Home' V8X Supercar Magazine : Feb Mar 2018 Issue 103 Contents 56
“When the format of the race was introduced, it
completely changed the whole dynamics of drivers and
training and fitness,” says Lowndes.
“There were about two or three drivers that had to get
pulled from the car with exhaustion, so it really showed
where the level needed to be for driving in Supercar at
“Every driver, including myself, was definitely under
prepared for that style of racing. The car interiors have
definitely changed with the cool suits and helmet blow-
ers and all that, but the temperature over there just
makes it harder even today.”
Radisich, who featured in the Adelaide 500 highlights
many times, says it was a combination of a number of
factors that day that led to his demise.
“We had great pace and we were right up the front,”
he explains. “There were a lot of fumes in the cars and I’d
run out of water, and that is the bottom line. I remem-
ber going down the pit straight and one eye was open,
one eye was closed and was looking at the pitboard and
thinking, ‘Surely I can’t be going that slow?’
“I had the presence of mind to realise that there was a
problem and got back to the pit lane and when I stopped,
I just literally fell asleep, collapsed.
“I was definitely not prepared for 250km races around
a track like that. The brake pedals themselves were on
fire and the amount of pressure you needed to slow
those cars was all my 75kg could give on every lap. So
you put that combination together with the fumes, the
heat, the heat of the pedals, the pedal pressure, and the
challenge of such a tight track and no air, and no water,
it was literally pushing weights and running in a sauna
for three hours.”
The drivers prepared better as athletes, the engi-
neers worked on the cars to make them a less hostile
workplace and strong enough to cope with an extended
pounding on the street track. The challenge for survival
remains, except for the time when they changed the Sat-
urday into two by 125km races. That was lunacy since it
was the format of the race weekend and the track that
created something special. It was, and still is, the great-
est challenge in our sport.
Having such a big race on the Saturday was the hard
bit. It meant driver recovery was critical on the Satur-
day night. Rehydrating after a tough race, ice baths,
swimming to get rid of the lactic acid build-up, saline
drips, commercial refrigeration units and pretty much
anything else anyone thought of was tried. By Sunday
morning the limp drivers were fresh as daisies and ready
for another pounding.
“I think that I’m probably the only one now on the
grid that actually remembers the old original Formula 1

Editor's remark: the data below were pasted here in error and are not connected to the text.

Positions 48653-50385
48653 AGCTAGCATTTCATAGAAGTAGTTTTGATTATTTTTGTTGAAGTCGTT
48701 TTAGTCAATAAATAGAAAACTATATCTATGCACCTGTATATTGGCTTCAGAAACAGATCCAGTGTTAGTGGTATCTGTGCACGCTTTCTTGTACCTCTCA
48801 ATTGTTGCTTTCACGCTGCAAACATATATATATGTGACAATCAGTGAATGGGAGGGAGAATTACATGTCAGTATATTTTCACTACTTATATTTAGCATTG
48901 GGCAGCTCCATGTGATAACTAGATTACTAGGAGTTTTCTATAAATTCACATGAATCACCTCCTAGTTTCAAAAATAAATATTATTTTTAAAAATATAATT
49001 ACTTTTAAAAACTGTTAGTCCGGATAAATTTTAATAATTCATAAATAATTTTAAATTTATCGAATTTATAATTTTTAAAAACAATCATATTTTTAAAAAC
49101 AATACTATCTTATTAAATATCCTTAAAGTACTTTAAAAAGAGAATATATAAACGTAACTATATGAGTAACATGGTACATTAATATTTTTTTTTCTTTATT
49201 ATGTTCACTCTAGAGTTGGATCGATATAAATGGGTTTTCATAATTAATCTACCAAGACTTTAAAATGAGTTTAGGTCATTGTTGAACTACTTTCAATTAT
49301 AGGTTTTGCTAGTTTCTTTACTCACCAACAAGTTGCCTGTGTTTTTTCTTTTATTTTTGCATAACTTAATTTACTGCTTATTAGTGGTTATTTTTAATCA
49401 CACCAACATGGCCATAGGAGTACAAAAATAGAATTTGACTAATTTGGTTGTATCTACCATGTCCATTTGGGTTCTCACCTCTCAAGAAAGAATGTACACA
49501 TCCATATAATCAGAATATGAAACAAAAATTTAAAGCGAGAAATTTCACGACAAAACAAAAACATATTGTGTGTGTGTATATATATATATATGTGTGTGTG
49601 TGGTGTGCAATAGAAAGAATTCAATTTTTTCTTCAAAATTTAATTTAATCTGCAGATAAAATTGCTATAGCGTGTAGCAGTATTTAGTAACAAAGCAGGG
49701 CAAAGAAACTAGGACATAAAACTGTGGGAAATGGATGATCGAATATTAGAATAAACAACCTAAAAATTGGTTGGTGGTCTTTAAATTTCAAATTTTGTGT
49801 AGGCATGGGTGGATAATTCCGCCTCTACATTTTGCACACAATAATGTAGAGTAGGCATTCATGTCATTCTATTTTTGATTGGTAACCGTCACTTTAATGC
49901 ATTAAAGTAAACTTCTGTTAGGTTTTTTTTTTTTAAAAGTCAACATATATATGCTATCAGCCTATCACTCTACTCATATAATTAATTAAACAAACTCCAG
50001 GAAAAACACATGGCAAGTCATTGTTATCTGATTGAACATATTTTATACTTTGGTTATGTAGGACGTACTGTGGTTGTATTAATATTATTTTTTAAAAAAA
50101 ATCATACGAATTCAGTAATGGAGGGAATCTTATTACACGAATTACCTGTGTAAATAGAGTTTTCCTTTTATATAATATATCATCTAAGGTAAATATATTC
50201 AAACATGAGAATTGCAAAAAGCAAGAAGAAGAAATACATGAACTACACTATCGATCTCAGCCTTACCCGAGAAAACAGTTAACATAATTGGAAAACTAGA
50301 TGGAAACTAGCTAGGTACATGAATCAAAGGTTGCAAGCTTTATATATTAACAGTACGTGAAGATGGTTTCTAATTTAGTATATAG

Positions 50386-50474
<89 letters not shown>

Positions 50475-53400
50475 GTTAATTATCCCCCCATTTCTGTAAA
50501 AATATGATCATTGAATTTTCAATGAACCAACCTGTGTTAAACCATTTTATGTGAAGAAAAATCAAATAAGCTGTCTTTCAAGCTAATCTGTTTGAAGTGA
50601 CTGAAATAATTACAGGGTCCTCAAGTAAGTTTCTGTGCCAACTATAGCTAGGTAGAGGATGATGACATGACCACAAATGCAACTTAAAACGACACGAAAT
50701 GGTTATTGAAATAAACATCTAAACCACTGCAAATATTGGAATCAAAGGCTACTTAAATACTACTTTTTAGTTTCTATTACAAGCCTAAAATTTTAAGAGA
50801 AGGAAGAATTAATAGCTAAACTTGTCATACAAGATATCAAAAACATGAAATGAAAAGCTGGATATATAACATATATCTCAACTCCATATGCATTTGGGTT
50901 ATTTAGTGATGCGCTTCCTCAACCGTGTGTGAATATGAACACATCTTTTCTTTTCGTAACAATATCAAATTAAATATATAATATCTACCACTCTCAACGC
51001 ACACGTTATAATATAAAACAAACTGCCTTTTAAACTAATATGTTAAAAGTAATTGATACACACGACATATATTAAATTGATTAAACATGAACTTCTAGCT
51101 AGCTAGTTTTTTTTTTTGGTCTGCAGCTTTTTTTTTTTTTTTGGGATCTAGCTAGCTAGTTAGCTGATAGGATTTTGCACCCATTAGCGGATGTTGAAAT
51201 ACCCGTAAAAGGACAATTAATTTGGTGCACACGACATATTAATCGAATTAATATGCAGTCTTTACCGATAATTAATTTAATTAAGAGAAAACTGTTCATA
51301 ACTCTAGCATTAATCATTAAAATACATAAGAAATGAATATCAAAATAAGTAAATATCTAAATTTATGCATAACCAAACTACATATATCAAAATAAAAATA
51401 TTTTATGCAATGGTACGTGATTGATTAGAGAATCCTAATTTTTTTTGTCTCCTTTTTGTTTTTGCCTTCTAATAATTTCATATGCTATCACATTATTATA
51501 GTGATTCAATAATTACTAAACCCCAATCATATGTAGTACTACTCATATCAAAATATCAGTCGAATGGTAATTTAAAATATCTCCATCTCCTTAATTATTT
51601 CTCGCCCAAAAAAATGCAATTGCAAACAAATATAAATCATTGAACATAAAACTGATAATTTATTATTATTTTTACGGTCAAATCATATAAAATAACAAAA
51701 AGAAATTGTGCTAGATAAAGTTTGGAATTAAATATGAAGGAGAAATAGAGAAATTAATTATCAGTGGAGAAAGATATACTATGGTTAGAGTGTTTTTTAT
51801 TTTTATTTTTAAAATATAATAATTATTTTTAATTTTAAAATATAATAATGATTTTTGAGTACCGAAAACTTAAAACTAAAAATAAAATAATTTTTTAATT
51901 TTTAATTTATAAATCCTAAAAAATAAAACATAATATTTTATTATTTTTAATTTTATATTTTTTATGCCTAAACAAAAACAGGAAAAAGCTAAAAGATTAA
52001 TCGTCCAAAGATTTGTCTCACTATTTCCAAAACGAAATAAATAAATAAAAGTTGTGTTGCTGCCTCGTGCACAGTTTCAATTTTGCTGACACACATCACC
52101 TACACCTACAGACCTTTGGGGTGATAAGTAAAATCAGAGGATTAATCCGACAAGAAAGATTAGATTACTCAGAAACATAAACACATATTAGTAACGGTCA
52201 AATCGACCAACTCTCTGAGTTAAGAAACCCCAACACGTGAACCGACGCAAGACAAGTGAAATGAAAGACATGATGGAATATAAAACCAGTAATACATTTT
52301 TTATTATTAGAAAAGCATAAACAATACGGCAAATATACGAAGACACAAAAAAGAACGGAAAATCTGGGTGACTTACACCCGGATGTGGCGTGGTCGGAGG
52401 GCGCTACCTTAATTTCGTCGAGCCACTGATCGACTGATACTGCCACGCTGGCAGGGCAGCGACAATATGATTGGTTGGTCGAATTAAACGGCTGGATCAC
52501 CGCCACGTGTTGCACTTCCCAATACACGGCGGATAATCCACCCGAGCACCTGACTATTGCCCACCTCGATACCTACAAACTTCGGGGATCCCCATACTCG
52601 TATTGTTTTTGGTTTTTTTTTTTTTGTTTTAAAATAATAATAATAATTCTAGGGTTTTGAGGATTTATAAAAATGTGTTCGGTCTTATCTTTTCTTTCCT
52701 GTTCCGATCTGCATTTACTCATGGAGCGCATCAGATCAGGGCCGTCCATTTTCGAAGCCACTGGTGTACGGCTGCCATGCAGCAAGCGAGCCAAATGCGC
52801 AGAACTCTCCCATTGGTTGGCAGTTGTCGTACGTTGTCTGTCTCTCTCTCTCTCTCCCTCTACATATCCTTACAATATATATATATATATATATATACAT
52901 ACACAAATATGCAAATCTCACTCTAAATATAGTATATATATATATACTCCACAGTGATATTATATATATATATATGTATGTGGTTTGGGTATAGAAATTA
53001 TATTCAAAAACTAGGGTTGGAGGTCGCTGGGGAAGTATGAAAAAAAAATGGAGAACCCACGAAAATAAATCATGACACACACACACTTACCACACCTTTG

layout, so I can look back on both,” says Radisich.
“The track layout is for us is very challenging; I always
classify Adelaide as one of the toughest races of the year,
because of the layout, because of the temperature and
also being the first race of the year. It really is something
that does challenge all drivers.
“It’s just different. I think that we would always love
to go back to the original layout just for allowing us to
have a rest.
“The old Brabham Straight allowed drivers to have
a little bit of a rest, where the current track layout is
definitely busy; you’re constantly up and down the gear-
box, on the brakes. always thinking of the next corner
and looking for a pass. We always talk about Turn 8; if
you can carry speed through there there’s no doubt that
you’ve got a passing opportunity down into that hairpin.
But Turn 8 carries its own risks. Turn 8 hurts.”
What was important, though, was the combination of
corners that allowed overtaking. The Senna Chicane run
up to Turn 4 could be opened up by a good run through
the chicane. Turn 8 was the key to the hairpin. Then add
in any sort of minor error on any one of the 14 turns and
the next was open for a passing attack.
So no mistakes for 78 laps, sometimes in ambient
temperatures of near 40°C or other times in rain. And
then the pressure. A good weekend can set up a cham-
pionship tilt or set you on the back foot a chasing in the
early rounds. You can be a hero or a zero, all in front of
the Supercars’ biggest crowds.
At the end of each weekend you are left wondering,
‘Who needs F1?’ Clearly Adelaide doesn’t.
ABOVE: The Adelaide 500
helped the South Australian
capital fill the void left by
the loss of the Australian
Grand Prix to Victoria.
“IT WAS LITERALLY PUSHING WEIGHTS
AND RUNNING IN A SAUNA FOR THREE
HOURS.” – PAUL RADISICH
z_V8X103 p52-56 Adelaide 500.indd 56
15/1/18 3:37 pm
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